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3. Color, Caste, and Colonialism

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pp. 44-58

Despite U.S. rhetoric about its Good Neighbor policy toward South America, norteamericanos consigned Latinos to “a lower caste” that barred them from restaurants, hotels, and other public accommodations, Robert M. MacIver wrote in 1956. “How can we stand...

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4. Pursuing the Dream

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pp. 59-78

A decade before Dr. Martin Luther King Jr. gave voice to his great dream in Dixie’s hostile racial climate, bus driver Harvey Clark Jr. pursued his more modest but profound dream of improving the lot of his family in Chicago. What Clark wanted was to move his African American family into an apartment in the white Chicago suburb of Cicero...

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5. A Symbol Not Shattered

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pp. 79-91

When the U.S. Supreme Court declared in the 1954 case of Brown v. Board of Education that segregation in public education was inherently discriminatory—reversing the course of the law stretching back to the “separate but equal” test of Plessy v. Ferguson—it delivered to the federal government not only a tool of domestic national...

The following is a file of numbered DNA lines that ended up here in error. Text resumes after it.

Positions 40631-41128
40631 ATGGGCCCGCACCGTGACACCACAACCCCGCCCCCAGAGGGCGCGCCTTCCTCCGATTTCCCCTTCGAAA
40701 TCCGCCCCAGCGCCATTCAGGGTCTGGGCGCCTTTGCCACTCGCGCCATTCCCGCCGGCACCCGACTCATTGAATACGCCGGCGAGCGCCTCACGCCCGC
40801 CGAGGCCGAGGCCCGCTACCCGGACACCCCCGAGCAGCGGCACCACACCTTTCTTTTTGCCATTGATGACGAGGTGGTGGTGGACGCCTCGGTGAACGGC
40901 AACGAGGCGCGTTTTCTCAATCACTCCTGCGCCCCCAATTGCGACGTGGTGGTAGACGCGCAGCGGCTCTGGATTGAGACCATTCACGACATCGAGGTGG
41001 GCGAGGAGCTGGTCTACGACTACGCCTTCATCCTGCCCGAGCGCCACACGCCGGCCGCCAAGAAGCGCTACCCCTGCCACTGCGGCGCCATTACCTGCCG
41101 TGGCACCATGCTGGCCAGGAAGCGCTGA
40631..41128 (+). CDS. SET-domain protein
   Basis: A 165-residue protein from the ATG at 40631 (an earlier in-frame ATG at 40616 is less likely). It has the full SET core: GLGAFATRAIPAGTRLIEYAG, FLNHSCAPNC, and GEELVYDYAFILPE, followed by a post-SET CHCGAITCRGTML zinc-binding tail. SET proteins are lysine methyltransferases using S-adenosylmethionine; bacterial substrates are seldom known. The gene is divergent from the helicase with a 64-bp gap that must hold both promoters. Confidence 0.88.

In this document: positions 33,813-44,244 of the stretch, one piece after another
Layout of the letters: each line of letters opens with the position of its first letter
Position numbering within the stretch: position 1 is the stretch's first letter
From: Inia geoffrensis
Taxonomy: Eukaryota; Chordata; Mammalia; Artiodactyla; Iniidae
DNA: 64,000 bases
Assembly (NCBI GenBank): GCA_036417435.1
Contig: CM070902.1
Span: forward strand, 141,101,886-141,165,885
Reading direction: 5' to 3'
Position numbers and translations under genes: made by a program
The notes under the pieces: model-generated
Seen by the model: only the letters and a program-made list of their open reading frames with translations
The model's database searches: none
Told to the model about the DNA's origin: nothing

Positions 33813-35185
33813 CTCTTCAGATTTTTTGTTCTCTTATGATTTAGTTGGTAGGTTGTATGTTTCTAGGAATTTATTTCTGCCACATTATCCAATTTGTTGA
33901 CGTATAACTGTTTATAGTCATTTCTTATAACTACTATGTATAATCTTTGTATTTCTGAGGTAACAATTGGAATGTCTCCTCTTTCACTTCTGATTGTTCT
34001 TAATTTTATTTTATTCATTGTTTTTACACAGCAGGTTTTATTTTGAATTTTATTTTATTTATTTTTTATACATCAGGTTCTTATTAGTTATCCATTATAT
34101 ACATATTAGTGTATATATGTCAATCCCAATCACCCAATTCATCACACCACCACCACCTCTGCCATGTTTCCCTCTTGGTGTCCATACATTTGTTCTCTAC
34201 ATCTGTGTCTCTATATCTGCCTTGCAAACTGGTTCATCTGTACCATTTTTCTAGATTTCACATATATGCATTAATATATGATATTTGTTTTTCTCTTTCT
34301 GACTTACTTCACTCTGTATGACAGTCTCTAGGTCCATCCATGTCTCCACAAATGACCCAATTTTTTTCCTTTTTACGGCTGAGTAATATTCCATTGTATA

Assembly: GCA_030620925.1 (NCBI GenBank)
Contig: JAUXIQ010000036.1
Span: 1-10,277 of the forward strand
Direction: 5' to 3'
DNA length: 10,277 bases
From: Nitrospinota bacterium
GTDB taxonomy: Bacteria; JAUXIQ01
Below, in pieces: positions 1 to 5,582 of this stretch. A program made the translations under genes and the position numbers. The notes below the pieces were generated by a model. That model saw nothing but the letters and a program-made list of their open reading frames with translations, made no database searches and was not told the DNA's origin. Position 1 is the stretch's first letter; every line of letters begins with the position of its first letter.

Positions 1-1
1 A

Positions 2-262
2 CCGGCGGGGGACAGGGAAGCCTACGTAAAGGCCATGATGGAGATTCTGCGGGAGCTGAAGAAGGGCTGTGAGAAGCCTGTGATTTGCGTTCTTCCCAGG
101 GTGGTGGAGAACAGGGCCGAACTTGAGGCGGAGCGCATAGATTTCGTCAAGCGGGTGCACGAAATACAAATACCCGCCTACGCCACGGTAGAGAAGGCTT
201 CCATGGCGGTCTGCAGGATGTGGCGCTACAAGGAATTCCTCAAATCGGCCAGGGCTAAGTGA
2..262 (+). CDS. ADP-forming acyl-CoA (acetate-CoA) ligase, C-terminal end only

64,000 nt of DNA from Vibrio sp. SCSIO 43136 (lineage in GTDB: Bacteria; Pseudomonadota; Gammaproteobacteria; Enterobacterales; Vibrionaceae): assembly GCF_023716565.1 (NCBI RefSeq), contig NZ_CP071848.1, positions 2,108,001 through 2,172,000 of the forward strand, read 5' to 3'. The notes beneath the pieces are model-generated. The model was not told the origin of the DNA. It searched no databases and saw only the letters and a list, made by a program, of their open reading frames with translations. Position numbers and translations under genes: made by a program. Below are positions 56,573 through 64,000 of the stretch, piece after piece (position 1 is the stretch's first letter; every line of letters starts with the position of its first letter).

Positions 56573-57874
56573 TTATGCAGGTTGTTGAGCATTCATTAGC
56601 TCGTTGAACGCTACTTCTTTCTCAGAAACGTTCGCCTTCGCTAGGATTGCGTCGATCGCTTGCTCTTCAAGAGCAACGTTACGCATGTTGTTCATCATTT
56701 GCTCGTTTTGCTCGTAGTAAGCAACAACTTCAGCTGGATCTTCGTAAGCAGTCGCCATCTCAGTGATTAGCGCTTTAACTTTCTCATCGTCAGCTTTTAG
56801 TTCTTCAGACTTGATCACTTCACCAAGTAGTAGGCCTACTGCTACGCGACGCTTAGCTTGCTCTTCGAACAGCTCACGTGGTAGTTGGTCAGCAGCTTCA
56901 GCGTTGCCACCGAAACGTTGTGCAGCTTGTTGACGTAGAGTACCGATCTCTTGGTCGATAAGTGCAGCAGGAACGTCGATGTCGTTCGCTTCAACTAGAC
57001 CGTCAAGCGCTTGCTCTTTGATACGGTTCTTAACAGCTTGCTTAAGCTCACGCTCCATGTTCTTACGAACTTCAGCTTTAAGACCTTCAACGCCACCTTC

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6. Reverberating Symbols

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pp. 92-107

Two events charged with intense symbolism came to dominate the global news system at the opening of Eisenhower’s second term in 1957: the school desegregation crisis in Little Rock, Arkansas, and the Soviet Union’s launch of Sputnik, the first earth-orbiting artificial satellite. Unrelated in almost all respects, Little Rock and...

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7. The Scrutiny of Asia

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pp. 108-118